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Power List 2018: “Your call is important to us”

Power List judge Jo Redfern examines whose sector stories are getting through.
This article is more than 5 years old

Jo Redfern is the Managing Director of Education Cubed.

Last year, I wrote about sector storytellers. I assumed at the time that the stories in question would continue to find some kind of an audience – 2018 suggests I may have been too hasty.

Politics, and thus policy, is increasingly focused on Brexit and the implications of a disorderly “no deal” that looks more likely by the day. Everything else can wait – even the perennial Conservative leadership plotting now focuses on the point after March 2019. Delaying tactics and putting things “on hold” is the order of the day.

In English HE all discussion stopped with a prime ministerial promise of what became (after the loss of two capable ministers) the post-18 review. Then that was delayed awaiting a technical decision from the Office for National Statistics on the treatment of student loans in the national accounts. A niche issue you might argue, but for this pronouncement everything waits.

It’s not that there’s been no news about HE this year, it’s more that – as news sensationalises to cut through the general Brexit torpor – the sector has not been on the front foot. Unconditional offers, the student mental health “crisis”, grade inflation, free speech. All valid concerns, but all framed as criticisms of an out-of-touch sector already suffering in the popular imagination after backing the losing side in the referendum.

Cutting through

The Wonkhe Power List highlights – alongside the senior managers and grandees (although these are less numerous this year) – a few people who are effectively taking on the dark age in their own style.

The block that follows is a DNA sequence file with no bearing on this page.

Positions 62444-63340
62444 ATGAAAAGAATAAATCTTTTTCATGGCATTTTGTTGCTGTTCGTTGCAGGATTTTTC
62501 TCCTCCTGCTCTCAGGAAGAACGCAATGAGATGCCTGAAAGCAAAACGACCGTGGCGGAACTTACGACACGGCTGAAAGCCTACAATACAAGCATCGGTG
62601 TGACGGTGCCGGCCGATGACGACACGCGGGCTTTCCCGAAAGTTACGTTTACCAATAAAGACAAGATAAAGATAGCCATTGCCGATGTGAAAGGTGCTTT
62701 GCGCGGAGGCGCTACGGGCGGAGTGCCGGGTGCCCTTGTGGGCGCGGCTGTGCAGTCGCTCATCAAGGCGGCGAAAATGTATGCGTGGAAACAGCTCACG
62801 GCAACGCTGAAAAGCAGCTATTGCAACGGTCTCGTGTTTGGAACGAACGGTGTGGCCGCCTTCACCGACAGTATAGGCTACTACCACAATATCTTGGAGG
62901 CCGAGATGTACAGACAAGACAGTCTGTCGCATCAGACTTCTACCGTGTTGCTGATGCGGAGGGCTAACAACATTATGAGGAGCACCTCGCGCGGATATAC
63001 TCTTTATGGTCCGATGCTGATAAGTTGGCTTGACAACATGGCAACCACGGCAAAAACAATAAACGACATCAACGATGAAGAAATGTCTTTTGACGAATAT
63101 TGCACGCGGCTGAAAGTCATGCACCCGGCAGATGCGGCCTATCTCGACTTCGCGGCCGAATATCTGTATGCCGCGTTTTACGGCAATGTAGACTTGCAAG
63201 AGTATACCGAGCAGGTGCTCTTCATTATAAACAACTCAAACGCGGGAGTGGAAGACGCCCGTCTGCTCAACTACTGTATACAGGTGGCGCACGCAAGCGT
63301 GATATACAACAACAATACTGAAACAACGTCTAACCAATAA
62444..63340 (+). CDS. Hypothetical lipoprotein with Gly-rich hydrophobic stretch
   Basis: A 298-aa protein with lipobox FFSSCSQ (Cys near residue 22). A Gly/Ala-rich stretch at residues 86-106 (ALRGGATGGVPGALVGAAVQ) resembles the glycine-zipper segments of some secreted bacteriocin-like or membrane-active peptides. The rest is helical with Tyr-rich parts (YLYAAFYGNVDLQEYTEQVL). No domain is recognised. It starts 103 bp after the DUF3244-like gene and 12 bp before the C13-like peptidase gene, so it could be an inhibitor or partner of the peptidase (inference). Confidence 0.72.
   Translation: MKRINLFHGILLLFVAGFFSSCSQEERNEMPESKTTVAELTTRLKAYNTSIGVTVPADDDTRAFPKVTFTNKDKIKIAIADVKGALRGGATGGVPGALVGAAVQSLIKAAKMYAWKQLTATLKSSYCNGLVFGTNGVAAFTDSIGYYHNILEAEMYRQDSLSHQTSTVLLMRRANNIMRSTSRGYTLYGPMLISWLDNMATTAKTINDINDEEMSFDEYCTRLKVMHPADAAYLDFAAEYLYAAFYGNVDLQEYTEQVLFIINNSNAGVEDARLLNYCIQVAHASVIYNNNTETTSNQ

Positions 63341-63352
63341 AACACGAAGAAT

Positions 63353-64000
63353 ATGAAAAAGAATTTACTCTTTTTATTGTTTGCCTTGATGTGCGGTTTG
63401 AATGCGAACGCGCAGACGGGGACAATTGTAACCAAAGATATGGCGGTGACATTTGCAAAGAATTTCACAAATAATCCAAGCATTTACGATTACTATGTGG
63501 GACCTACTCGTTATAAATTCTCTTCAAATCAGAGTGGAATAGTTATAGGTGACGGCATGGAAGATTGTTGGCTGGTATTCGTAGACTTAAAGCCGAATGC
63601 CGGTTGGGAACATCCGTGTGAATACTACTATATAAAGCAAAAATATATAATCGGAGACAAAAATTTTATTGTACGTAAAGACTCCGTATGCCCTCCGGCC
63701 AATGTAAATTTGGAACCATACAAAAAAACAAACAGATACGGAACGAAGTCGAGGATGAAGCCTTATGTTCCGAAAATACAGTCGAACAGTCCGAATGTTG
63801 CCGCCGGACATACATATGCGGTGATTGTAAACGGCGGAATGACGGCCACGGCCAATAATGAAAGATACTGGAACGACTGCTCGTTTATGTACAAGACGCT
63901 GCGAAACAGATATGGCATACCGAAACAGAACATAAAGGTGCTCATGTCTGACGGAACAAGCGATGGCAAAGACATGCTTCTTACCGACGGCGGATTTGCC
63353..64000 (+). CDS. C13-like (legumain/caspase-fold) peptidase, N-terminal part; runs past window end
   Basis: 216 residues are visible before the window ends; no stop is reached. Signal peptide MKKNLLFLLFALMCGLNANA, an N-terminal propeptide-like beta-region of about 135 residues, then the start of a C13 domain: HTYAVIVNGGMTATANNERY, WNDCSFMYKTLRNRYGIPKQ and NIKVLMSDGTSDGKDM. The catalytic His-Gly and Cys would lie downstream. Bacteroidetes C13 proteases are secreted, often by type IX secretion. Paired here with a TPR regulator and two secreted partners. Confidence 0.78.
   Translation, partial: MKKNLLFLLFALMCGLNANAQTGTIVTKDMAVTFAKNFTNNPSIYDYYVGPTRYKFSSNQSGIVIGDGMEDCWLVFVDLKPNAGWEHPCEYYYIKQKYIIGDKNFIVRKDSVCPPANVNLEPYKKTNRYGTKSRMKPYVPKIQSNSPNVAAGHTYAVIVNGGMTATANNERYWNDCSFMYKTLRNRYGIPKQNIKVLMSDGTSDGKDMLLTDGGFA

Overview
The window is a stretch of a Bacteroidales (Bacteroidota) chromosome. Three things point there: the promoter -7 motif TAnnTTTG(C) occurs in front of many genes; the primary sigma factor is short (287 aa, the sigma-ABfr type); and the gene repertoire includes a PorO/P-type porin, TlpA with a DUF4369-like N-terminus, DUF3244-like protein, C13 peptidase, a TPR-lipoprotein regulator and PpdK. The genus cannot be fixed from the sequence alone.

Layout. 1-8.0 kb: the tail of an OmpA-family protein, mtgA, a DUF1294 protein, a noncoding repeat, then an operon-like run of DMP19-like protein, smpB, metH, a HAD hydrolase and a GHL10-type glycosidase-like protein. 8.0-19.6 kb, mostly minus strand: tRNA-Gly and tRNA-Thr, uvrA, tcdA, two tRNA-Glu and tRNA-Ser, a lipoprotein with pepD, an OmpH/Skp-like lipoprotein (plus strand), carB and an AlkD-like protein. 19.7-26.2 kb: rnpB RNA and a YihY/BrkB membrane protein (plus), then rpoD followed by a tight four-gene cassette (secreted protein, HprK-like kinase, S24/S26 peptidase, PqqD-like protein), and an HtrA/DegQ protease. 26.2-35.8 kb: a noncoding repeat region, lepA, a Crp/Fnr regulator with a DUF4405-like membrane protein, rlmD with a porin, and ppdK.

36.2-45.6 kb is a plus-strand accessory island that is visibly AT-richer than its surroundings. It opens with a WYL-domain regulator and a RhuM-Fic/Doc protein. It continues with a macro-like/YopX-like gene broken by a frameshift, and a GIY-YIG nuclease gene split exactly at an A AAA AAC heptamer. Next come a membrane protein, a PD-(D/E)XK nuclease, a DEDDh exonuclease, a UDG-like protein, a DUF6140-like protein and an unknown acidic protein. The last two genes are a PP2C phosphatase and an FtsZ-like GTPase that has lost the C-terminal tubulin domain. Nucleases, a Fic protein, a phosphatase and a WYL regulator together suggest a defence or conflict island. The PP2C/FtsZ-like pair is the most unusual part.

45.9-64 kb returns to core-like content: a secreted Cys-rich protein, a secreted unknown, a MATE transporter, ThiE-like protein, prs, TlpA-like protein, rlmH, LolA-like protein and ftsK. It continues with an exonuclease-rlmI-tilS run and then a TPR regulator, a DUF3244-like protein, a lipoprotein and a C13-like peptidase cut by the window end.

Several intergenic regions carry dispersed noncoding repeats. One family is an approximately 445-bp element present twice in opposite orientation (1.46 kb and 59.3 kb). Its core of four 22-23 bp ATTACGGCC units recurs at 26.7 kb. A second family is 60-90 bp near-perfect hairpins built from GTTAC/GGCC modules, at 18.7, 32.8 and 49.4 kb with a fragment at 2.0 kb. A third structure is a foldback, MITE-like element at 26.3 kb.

Rosie Tressler at Student Minds has seen the agenda she has carefully grown over the years explode into the mainstream. With ministers and VCs now on board, there is the chance of genuine movement – the provision of services and environments that support and nurture young people at a difficult transitional time. Sure, there’s always the potential that higher profile converts are as least as interested in their own position as they are in the issue at hand. And there’s probably been more discussion about “resilience” than Student Minds would like. But the quality of what Student Minds do, and the passion that underpins it, shines through the noise.

Jess Wade, in her first post-doctoral post at Imperial, could well be forgiven for focusing on her research and leaving the campaigns for when she lands a permanent position. But her quiet anger at poor recognition offered female scientists, and a corresponding lack of role models for women considering science as a career, has led her to publishing an astonishing number of wikipedia biographies. She’s fiercely critical of the “hairdresser science”/”pretty smart” stereotypical feminisation of better funded efforts – an observation that has prompted serious rethinking in some major campaigns.

Kehinde Andrews will probably be the most nonplussed list entrant. But establishing the Black Studies undergraduate degree taps into a wider – and long overdue – admission that our universities and curricula are painfully white. The gently “progressive” mood on campus has been given a sharp reminder that we could and should do better – campaigns at other universities on representation and colonialism have taken inspiration from Andrews’ work. Fellow panellist Judy Friedberg considers this issue in more detail.

I also take heart from Andrew McGettigan’s inclusion. Who would seriously have considered that arcane government accounting regulation would be a major topic of national conversation as we enter the 2018-19 academic year? Old-fashioned journalistic tenacity and the ability to engagingly explain complex issues – to Wonkhe readers and Parliamentary Committees alike – has meant that we have an improved understanding of the impact of such decisions – and with it a new (and unexpected) Power List number one.

The rise of these great communicators and storytellers, at the expense of some of the traditional “big beasts” of HE policy is telling. They show us that as a sector, we still have so much to learn – about ourselves and the world around us. Perhaps this will be the year that we really start listening.


Find the 2018 HE Power List in full here.


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